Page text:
Archinect
anchor

Did i enroll into a bad architecture school?

azt13h

Hello Archinect,

My current school seems to be rather lacklustre and "lagging" behind other architectural schools. B.Arch y1 and y2 students from other schools have beautiful renders and detailed axos that are "portfolio material" and amazing boards, laser cut models, parametric stuff etc.

Meanwhile, my school makes us do basic model making, collaging, basic autoCAD, sketching, and playing with pasta as "structural lessons". Submissions from other students are usually incomplete, and the overall level of work is rather poor. Detailing, laser cutting, and 3D stuff comes in y2 and y3. It feels like a school where you go to have fun, and not feel challenged by your peers.

Did i really enroll in a bad school? should I transfer to another school?

Current school is recognised by the local architecture association.

 
Oct 18, 21 11:18 pm
ivanmillya

The point of architecture school (especially the 5-year B.Arch programs) is to learn to *design*. Model-making, collaging, hand-sketching, and "playing" with pasta are pretty good fundamental tools to learn how to design. Your academic portfolio will be much stronger if you can demonstrate that you have a good foundation in design thinking. Portfolios that show photorealistic renders and colorful axonometric designs show that you're a good software tech (not necessarily a bad thing).

If you feel like there's a gap in your software knowledge, then fill it. Plenty of YouTube videos around to teach you. But I'd focus heavily on things like architecture history, completing projects on time with a good design rationale, because those are invaluable skills. You can always learn software at any time after graduation, but you'll find that when you enter the workforce, you'll have little time to learn design thinking when your clients want their work done next week.

Oct 19, 21 7:42 am  · 
2  · 
Non Sequitur

knowing how to make pretty renderings is the easiest thing ever. Knowing how to design and work with the fundamentals is not. You can learn which button to press on the tender machine any time. 

Oct 19, 21 7:53 am  · 
4  · 
proto

i didn't know you felt so strongly about the machine. I wept at the tenderness

Oct 19, 21 3:57 pm  ·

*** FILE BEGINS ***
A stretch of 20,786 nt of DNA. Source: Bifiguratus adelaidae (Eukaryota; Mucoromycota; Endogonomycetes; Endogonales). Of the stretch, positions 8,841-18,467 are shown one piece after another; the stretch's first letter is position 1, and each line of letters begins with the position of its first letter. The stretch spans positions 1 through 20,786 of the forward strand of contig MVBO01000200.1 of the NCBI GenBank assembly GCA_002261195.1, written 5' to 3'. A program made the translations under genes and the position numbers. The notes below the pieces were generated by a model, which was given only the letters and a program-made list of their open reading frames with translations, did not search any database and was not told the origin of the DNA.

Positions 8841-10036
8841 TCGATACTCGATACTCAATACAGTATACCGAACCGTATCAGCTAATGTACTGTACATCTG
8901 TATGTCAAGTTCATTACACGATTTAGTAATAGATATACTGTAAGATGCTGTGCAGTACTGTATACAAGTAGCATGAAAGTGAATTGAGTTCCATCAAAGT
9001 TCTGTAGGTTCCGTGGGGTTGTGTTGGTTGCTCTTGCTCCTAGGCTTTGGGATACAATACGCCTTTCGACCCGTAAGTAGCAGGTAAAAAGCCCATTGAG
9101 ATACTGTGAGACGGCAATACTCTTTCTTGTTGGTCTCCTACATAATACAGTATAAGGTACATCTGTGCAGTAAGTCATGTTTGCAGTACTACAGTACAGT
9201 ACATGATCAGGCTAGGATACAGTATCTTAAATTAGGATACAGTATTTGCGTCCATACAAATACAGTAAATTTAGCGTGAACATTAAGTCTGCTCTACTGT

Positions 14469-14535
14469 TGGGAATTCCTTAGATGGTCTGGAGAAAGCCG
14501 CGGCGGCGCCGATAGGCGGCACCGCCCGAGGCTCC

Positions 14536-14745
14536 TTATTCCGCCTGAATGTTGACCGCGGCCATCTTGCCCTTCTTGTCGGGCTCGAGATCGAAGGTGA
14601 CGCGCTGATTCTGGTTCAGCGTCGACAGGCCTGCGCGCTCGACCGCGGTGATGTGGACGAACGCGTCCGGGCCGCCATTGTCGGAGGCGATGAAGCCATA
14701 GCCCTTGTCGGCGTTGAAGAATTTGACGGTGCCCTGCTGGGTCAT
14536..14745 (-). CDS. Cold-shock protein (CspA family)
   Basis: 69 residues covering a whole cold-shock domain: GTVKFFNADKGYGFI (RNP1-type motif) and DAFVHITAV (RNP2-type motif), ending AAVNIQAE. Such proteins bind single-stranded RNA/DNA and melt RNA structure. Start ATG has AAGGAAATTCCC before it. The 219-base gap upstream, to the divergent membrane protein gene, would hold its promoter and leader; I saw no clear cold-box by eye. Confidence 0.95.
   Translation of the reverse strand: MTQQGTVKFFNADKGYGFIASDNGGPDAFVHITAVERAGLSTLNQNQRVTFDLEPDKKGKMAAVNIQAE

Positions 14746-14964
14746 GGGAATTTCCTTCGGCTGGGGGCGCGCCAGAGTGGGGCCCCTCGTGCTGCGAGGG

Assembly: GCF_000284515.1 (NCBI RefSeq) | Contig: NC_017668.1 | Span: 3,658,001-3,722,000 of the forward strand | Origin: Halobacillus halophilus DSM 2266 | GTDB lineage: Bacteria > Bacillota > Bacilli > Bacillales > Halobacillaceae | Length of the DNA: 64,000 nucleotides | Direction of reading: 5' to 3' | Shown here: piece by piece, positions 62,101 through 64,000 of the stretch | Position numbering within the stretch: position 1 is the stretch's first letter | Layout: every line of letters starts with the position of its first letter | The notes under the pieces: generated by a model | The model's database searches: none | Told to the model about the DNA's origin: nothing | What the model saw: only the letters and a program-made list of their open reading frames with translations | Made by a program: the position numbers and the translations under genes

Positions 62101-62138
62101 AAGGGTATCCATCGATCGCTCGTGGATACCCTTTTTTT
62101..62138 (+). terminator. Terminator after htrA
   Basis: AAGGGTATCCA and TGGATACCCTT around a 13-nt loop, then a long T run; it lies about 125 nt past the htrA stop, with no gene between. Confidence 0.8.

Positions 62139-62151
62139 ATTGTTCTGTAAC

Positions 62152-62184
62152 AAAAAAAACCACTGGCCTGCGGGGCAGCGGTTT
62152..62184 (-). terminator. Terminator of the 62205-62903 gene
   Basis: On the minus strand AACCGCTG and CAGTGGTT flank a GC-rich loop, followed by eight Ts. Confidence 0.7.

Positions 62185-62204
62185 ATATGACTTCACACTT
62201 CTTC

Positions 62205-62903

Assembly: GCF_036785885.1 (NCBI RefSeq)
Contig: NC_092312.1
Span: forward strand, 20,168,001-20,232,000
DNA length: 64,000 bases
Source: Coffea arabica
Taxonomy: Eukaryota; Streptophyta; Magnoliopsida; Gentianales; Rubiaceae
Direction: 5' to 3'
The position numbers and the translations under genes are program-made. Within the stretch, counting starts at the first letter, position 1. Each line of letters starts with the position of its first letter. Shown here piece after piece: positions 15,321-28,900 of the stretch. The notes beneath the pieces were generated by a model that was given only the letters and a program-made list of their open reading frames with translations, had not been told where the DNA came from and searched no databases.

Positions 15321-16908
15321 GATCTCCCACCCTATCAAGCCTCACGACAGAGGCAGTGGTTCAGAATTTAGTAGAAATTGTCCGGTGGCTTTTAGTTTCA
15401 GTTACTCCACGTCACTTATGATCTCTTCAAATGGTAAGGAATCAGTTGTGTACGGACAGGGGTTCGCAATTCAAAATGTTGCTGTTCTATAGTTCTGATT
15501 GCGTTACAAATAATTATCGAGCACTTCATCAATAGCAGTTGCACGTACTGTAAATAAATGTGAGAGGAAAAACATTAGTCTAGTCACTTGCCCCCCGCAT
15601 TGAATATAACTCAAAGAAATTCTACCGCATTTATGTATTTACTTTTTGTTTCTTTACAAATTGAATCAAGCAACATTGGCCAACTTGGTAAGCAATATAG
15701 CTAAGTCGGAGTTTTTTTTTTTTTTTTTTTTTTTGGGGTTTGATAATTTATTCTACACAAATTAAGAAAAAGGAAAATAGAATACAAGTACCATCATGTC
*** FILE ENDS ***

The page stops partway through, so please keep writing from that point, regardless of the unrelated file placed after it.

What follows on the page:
4  · 
Jay1122

Even though I only do renderings for hobby. I find the statement very offensive. The actual render itself is indeed a button press. But the set up in camera scene, material editing, lighting, 3D model, etc. Is what makes a rendering good. And it is a career of it's own. Not far apart from 3D animation and stuff.

 It is like saying architecture is just drafting floor plans. Just draw some lines on paper and voila you got your building.

But architecture design is indeed easy in a way. You can crumble a piece of paper and flip it upside down. Then you have your master piece.

Oct 19, 21 4:22 pm  · 
1  · 
tduds

Gotta agree with Jay somewhat - it's not that rendering is *easy*, but that being a great render artist is not the same as being a great architect. If you want to be an Architect, don't become the best at rendering. If you get a job at a firm with that reputation, you'll spend your life visualizing other peoples' designs.

Oct 19, 21 4:34 pm  · 
2  · 
Non Sequitur

You find my observation offensive Jay? Damn, did not know the bar was that low. Yes, there is craft involved in material choice, lighting and camera angles... but that's not hard at all compared to designing the object itself (ie. building). I can take any software and pump out quality renderings within a few hours because I know the basics. It's easy peasy stuff and definitively not worth the emphasis current students give it when listing off their "skills".

Oct 19, 21 5:31 pm  · 
1  · 
x-jla

Rendering is a art form, but it takes away from the process imo…in the same way hype realistic 3-D sonograms take away from the birth process…or maybe I’m just getting old.

Oct 19, 21 7:13 pm  · 
2  · 
Non Sequitur

Jla, you are getting old but you're also not wrong (in this context). Give me a scrap of canary yellow trace and some conté and print out of a hidden line SU model any day over a photorealistic model. That's something that takes skill to make good presentation/design material. Pushing the teapot icon does not.

Oct 19, 21 7:36 pm  · 
2  · 
azt13h

I guess you're right. It feels...alienating...as i'm putting in the hours and time to create decent looking models, semestrial portfolio(s), increasing my proficieny with programs on my own accord (cad,skp) while the other students rarely turn up and submit incomplete projects/assignments.

Oct 21, 21 1:17 am  · 
 · 
Jay1122

Although I do agree that having design philosophies and design principles are important later on when you are the lead designer or open your own firm. You do not learn those things in practice. 

But for recent grads looking to join nice firms. Especially design heavy firms. The top thing they look at is your portfolio and graphical strength. I can guaranteed you that. Also, Portfolio quality have nothing to do with which school you go to. You just have to spend extra time and do the work. Detailed diagrams, detailed presentation drawings, renderings, Axon details, etc.

Or be over 100K in debt with another Master degree. Extra years for portfolio, extra degree for resume shine. And earn minimum wages upon graduation working over time for starchitects.

Oct 19, 21 5:21 pm  · 
 · 

Block this user


Are you sure you want to block this user and hide all related comments throughout the site?

  • ×Search in: